Place of Publication
School of Arts and Humanities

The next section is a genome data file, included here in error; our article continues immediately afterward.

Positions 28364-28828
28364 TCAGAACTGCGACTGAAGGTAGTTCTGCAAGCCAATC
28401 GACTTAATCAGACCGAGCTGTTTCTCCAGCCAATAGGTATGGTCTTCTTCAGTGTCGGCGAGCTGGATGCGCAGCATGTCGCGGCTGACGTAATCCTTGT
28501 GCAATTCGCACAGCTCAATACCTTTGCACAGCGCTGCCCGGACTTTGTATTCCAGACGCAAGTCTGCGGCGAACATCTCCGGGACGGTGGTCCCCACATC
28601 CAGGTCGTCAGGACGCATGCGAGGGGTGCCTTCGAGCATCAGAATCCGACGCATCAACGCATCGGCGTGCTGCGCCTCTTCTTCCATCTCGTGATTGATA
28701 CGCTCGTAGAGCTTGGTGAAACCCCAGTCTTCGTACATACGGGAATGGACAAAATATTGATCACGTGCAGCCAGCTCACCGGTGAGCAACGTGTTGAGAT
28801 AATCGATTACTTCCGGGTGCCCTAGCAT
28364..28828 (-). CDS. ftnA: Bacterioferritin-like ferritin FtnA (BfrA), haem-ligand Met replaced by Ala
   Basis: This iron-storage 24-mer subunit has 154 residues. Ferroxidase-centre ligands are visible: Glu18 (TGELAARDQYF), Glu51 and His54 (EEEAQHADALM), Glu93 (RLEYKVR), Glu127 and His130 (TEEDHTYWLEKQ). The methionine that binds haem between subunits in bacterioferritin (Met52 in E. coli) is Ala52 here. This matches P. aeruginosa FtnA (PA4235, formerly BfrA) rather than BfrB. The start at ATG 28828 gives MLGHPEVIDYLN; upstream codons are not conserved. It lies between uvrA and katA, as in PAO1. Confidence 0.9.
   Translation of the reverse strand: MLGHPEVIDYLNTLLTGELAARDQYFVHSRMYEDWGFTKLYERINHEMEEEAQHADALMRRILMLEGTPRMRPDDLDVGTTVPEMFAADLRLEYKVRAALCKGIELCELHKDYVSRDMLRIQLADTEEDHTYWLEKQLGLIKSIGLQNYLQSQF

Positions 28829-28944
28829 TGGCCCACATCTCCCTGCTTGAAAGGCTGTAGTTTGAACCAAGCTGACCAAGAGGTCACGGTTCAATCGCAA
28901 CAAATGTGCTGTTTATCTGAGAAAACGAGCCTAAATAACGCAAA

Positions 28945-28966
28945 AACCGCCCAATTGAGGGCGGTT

Ecosystems provide benefits to people, and, in turn, people individually and collectively affect the functioning and wellbeing of ecosystems. Interdependencies between ecosystem services and human wellbeing are critical for the sustainable future of ecosystems and human systems alike, but they are not well understood. We offer an account of these interdependencies from the perspective of social psychology. Using the Nexus Webs framework (Overton et al., 2013), we explore how a fuller knowledge of coupled social-ecological systems will benefit resource management and decision-making in contested spaces. We challenge the tacit notion that ecosystem health and human wellbeing are linearly related, and suggest human wellbeing may affect ecosystem health. We outline the multiple construals of the construct ‘wellbeing’, and identify additional psychological constructs of importance. We examine how the benefits of ecosystems for human wellbeing may accrue differently across regions and across people. Four areas for future research are identified.